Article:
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weren't able to figure it out on their own thirty million who are changing more and they were three to five million. there's forty seven million who have no health insurance at all so the number maybe our numbers are well for you know there was a time when we sold cars where the brakes maybe they worked maybe they didn't but and we all decided that's kind of stupid but let's make sure the brakes work what you're saying is the president came out in said you can keep your car that has no brakes and he wasn't on that was a smart i will give you that and he apologized for that nicolay that is correct i mean why and you know out of the huge population that has insurance in this only affects those who have purchased individual insurance and who are not insured through their employer it's roughly five percent of that population already that is being affected by this and it's related to you know plans that went into effect after july two thousand and ten or plans that do not meet the requirements of obamacare the simple requirements of not being dropped because you have some
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catastrophic illness the same category you know if you're paying fifty dollars a month for health care and if you get sick you're going to get dropped that that's their health care so no it's not going to. jump in here yet you can't plausibly compare a car without brakes to somebody who decides i don't want mental health care on my health insurance plan because i can't afford it or you know you don't want to think that we need a president of the armistice of five no it's not it's a choice to do personal choice and what you're telling them on the other hand it's . decided that we want this on your health care plan because we're the government and therefore you know this is what we want what you have to pay for and what it wasn't for it regardless of whether or not you can afford to call and that was offered to address the individuals who happy's mental issues to get the help so we don't have the same effect that we had in connecticut with guns and shooting because of a mental defect that we don't have the same issue that we have with a woman here in d.c. trying to run into the white house because she had some type of postpartum depression and that's what we're trying to prevent that is going to stop shootings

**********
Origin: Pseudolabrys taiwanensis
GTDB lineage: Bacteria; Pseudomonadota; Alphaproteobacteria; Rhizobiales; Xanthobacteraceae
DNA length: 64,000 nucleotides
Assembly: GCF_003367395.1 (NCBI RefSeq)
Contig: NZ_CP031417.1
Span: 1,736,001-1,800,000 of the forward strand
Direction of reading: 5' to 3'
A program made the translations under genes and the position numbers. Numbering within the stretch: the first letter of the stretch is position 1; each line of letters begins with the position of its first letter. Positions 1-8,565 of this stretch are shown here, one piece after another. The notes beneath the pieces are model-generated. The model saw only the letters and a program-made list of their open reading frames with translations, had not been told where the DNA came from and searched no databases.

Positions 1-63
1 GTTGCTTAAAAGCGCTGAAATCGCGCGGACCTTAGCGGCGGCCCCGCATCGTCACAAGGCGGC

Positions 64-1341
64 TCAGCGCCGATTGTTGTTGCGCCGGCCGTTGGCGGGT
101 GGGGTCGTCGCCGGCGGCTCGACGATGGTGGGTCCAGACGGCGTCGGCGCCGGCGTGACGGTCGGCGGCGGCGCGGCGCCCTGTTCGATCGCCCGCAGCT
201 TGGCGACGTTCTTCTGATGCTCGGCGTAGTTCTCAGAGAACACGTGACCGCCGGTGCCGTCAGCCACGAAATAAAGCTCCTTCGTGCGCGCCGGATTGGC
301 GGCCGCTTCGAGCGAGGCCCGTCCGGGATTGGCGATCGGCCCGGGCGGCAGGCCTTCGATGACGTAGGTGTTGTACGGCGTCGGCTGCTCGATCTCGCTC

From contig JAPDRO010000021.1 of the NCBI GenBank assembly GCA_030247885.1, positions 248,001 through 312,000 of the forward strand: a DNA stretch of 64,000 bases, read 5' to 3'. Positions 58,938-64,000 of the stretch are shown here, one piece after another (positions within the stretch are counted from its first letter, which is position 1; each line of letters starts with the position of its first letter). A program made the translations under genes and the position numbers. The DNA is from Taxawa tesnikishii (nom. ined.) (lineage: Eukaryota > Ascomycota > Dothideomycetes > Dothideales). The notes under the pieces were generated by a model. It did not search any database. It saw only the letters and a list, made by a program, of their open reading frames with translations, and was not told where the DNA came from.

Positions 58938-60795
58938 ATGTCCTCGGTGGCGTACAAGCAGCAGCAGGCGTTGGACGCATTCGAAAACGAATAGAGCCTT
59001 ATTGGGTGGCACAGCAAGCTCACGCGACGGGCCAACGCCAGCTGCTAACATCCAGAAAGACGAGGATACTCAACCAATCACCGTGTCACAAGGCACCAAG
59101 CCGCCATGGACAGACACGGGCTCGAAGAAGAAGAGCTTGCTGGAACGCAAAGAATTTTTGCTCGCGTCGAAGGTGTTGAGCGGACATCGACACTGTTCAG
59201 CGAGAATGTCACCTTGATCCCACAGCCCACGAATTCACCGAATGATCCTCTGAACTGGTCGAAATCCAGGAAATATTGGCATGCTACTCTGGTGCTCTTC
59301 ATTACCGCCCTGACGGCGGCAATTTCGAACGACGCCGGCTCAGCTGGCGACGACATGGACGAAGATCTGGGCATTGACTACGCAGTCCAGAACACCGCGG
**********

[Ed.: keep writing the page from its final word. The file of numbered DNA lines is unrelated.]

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i mean that's that's going to be a well somehow this is going to stop if you may well this is going what's wrong with this is going to drive up people's premiums that's what this is going to do and we need to make that clear the subsidies are not going to cover this we're going to add to the debt anyway so that's another problem that we don't want to do it all because this is the you know the republican scored this is revenue neutral and it's actually turning out to be minus revenue and we're actually saving money in this program even upwards and how long in the long run this is just again they keep bringing it on every single time this thing is not going to bend the cost curve downwards it's going to have nothing to those obviously me and so he sold us from a heritage foundation is just totally oh and i want to move on to another topic but i'm just curious you guys particular math and here you guys are so opposed to this what's your alternative all the g.o.p. gave great grace of alternatives when this debate first started to go so if you do get sick die quick tort reform so we hope you and your life is only worth